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Sheeeeeeet!

February 18, 2014

Ladies and Gentleman, Rob Bell.

What is the Bible? Part 42: Sheeeeeeeet!

There’s a story in the Bible about a man named Peter who falls into a trance.

Like you do.

But it isn’t your ordinary household trance, in this trance Peter sees heaven open up and a sheet come down to earth and on this sheet are all kinds of animals—the writer is keen for us to know they’re four-footed animals—as well as reptiles and birds. Peter hears a voice tell him to

Get up and kill and eat.

Peter protests

But I shop at Whole Foods, I make a kale smoothie every morning, I even order that new tofu at Chipotle…

Peter protests, saying

I’ve never eaten anything impure

to which the voice responds

Do not call anything impure that God has made clean.

This happens three times, the sheet is lifted up from where it came, and Peter is left sitting there trying to make sense of what just happened.

(By the way, the word used here for trance in the original Greek is the word ekstasis. From which we get our English word ecstasy.)

A bit more about Peter: he was raised in a fishing village called Capernaum. His people were deeply committed to keeping the Torah, which included the parts about avoiding impurity. They understood God to be holy and pure and they organized their lives around reflecting this purity. These purity laws included food and also people. In the same way that you wouldn’t touch a dead animal, they also wouldn’t touch someone who was considered unclean. Their commitment to being clean was so extensive that they wouldn’t even go into the house of someone they considered unclean, which meant anyone who wasn’t Jewish. Which meant, basically, everyone else.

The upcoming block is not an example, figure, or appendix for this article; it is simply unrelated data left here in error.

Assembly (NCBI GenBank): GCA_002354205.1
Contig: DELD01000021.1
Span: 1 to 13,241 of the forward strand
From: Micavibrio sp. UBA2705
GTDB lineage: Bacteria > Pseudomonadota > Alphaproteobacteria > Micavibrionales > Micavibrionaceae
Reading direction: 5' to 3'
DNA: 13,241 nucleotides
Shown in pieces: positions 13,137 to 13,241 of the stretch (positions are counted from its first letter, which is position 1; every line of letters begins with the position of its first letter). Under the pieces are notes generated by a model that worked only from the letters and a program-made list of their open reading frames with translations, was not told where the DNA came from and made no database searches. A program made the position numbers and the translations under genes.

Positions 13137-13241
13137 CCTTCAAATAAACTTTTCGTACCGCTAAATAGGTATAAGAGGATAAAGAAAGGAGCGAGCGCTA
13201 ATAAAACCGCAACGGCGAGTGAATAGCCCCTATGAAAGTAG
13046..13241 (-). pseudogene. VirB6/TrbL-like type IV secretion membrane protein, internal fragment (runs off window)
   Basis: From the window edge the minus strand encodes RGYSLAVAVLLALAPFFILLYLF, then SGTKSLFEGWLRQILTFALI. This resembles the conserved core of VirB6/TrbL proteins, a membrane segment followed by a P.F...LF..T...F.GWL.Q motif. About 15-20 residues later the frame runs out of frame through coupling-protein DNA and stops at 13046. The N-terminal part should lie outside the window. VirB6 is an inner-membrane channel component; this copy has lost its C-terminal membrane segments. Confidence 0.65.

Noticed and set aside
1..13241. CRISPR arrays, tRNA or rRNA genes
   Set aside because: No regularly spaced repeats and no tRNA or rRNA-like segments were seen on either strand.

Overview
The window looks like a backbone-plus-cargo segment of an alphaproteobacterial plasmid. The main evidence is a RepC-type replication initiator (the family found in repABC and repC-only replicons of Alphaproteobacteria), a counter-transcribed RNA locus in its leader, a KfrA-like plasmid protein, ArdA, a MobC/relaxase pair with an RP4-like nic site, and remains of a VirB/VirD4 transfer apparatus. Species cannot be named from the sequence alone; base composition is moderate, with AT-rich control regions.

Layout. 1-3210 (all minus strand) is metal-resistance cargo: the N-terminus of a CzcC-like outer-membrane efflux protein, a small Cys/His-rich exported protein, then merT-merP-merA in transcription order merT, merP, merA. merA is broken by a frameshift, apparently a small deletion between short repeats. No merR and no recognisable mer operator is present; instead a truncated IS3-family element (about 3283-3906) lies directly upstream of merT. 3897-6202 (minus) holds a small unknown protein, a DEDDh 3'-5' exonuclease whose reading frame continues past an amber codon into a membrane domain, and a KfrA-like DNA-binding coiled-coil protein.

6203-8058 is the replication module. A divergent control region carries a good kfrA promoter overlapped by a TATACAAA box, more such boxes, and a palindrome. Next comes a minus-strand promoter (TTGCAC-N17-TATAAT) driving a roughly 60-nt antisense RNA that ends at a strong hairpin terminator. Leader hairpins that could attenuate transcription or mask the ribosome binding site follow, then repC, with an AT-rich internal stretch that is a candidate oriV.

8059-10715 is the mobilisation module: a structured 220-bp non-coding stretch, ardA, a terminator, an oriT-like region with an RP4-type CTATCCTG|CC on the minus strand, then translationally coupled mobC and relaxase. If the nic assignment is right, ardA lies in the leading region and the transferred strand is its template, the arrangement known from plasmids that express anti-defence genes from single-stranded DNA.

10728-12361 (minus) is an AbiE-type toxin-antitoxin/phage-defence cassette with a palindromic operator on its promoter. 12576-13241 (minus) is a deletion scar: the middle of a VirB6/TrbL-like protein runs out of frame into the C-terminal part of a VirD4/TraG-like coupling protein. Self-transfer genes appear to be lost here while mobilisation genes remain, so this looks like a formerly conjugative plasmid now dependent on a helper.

Now, back to Peter’s ecstasy trip.

As soon as his trance is over, there’s a knock at the door and it’s some Romans—the ultimate in unclean—asking him if he’ll come with them to their leader’s house. He agrees to go with them, he gets there and tells them that it’s against the laws of his people for him to enter the house, and then he says

But God has shown me that I should not call anyone impure or unclean.

God has shown me?
God has?
How?
How did God show Peter this new truth?

Through a disruption.

Peter had a framework, a paradigm, a way of seeing the world, rooted in his understanding of who God is and what it means to follow God. And central to this understanding was a conviction that some people are clean, and some people are unclean. You can go over to some people’s houses, and you can’t go over to other people’s houses.

But then he has an experience that doesn’t fit within that framework. And what is his first reaction to that experience?

Surely not, Lord! I have never eaten anything unclean…

He resists this new understanding.
And what is the basis for his resistance?

His religious convictions!

In the trance God tells him to eat it all and he argues with God about why he can’t eat it all and his argument is based on his devotion to God. He resists God in the name of…God.